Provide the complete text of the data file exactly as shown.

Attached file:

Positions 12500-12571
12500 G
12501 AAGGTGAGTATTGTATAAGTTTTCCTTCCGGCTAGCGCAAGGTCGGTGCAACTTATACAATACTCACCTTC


Positions 12500-12571
12500 G
12501 AAGGTGAGTATTGTATAAGTTTTCCTTCCGGCTAGCGCAAGGTCGGTGCAACTTATACAATACTCACCTTC